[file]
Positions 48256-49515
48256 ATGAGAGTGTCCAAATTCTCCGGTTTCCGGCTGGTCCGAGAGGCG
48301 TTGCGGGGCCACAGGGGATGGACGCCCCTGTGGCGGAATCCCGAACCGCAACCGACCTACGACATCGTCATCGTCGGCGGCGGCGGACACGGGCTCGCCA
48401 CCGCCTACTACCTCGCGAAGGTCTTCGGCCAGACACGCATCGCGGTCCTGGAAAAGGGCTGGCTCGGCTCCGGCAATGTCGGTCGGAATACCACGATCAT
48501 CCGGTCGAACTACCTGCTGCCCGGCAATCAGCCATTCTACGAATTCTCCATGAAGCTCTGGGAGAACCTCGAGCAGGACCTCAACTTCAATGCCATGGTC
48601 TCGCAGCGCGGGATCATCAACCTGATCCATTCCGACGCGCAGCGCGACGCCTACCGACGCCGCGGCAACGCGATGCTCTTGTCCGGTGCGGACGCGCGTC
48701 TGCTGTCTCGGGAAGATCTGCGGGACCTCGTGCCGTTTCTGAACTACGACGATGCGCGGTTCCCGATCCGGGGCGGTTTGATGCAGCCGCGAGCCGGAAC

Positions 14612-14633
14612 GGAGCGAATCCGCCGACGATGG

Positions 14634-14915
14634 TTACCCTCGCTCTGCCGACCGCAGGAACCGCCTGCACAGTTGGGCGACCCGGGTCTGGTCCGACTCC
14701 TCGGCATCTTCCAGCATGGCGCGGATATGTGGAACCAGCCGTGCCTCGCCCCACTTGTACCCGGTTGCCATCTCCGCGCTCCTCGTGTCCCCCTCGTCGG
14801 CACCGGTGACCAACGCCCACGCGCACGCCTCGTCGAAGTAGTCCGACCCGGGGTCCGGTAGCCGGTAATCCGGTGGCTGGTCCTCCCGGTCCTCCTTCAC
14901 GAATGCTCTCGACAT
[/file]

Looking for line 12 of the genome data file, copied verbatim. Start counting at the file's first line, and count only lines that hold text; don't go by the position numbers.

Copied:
14701 TCGGCATCTTCCAGCATGGCGCGGATATGTGGAACCAGCCGTGCCTCGCCCCACTTGTACCCGGTTGCCATCTCCGCGCTCCTCGTGTCCCCCTCGTCGG